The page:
• The Secret Nuclear Bunker is an interesting place to visit and makes a change from the usual historical attractions like castles, museums and stately homes. The place is in a rather run down, thrown-together condition, but this actually enhances the atmosphere - it lends a certain "feel" to the place that it would not have if it were a pristine and restored museum. If possible visit when the place is quiet. You may find yourself not meeting another human being for your entire visit, there was not even someone taking payment (payment is cash-only and reliant on the visitor to be honest when putting their payment into the "honesty bucket" as they exit the bunker). This solitude feels appropriate and enables the visitor to reflect on their experience, although considering several hundred people would have occupied the bunker if it had ever been pressed into use, it's a quietness the real occupants would probably not have enjoyed! The only reason I've not given five stars is because they charge extra if you want to take photographs. I understand places which prohibit photography altogether, and of course I expect to have to pay for professional or commercial use, but it is the first time in many years that I've been somewhere that wants everyday paying customers to fork out extra for a photographic memento of their day. I would prefer them to stick a few quid on the entry charges than insist a special photography permit is purchased. I guess they expect you will buy their DVD or a few postcards instead, but like most people I will just make do with a Google image search!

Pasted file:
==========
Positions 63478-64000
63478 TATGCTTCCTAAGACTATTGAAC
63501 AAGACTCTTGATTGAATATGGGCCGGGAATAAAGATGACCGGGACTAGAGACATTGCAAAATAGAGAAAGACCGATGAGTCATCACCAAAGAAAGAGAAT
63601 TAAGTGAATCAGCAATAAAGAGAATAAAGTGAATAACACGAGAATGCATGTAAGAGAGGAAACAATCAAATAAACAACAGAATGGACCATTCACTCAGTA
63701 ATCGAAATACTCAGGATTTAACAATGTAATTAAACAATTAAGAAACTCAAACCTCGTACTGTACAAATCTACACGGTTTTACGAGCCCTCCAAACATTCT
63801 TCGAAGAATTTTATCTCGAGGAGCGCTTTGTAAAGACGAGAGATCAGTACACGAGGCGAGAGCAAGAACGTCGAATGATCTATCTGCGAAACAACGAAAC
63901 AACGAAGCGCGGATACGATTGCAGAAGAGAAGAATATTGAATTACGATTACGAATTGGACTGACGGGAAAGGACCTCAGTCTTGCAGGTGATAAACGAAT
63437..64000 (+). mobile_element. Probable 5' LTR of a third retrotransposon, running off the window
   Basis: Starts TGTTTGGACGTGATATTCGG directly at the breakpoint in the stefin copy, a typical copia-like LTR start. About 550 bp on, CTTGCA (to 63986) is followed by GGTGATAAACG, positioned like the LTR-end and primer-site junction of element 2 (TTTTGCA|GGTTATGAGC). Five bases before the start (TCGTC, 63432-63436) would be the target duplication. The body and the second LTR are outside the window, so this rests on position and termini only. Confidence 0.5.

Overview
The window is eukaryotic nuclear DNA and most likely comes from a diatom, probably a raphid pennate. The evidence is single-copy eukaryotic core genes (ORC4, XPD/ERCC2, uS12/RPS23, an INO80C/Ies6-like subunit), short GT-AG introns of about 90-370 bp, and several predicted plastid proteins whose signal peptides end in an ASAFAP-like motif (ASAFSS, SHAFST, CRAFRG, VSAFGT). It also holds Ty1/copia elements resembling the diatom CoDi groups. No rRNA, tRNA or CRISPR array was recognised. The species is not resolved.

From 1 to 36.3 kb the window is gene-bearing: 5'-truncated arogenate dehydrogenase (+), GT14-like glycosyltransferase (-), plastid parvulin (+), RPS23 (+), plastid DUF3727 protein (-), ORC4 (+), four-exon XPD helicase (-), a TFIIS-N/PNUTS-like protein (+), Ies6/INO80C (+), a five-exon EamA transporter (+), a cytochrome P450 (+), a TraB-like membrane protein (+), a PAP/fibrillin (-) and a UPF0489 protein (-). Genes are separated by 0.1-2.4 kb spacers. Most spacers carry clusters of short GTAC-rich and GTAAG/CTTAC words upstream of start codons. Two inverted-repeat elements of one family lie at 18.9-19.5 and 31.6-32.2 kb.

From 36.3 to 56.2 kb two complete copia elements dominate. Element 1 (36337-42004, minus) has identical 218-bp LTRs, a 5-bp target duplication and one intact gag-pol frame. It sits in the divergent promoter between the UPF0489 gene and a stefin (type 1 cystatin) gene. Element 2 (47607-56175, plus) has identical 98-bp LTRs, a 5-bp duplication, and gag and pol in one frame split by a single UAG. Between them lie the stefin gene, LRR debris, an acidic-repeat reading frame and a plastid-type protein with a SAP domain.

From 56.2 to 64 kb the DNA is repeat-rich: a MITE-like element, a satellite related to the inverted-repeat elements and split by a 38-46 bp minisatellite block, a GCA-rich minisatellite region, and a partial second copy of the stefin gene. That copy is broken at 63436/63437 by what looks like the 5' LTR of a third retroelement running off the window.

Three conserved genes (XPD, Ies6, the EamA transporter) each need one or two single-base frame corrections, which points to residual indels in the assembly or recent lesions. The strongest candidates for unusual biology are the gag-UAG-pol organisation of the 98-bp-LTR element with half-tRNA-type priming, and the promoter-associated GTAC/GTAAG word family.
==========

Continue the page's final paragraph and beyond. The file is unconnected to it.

• Great place to go, there are friendly staff and was very informative on each object or area. I would call this a great place if you are interested in The Cold War and how Britain would be prepared for such an event. The only negative thing is that there was a filming going on and a whole section of audio tape was closed off. Otherwise great place to visit and worth a journey because I travelled 2 and a half hours so I am impressed at quality of the attraction.
  • Honestly, this is probably the coolest place I've been. Such a bizarre experience to wander around the old underground tunnels and rooms. Plus the little signs around the place are super charming.
  • A quite extraordinary and fairly unique place with an endearingly casual ambience - rather ironic considering the purpose for which it was designed and built. Well worth a visit especially as there seem to be only two even remotely similar open to the public in the entire country. And also because until recently it has been one of the country's best kept secrets since it was constructed in 1952. It is located literally "off the beaten track" through a farm. The tour is self - guided with the help of a hand held audio player.. The commentary is very good - achieving a good level of information without drowning in details. And the laconic manner of its delivery puts the wider issues related to the bunker's purpose in somewhat stark and sometimes shocking perspective. And to think that it was only decommissioned in 1992, which is recent enough for it to have been used ... in extremis ... by Prime Ministers such as Margaret Thatcher and John Major. And where, until then, fully staffed 15 day "lockdown" exercises simulating response to nuclear attack were conducted annually. The bunker itself is very large and I would be surprised if many found it claustrophobic.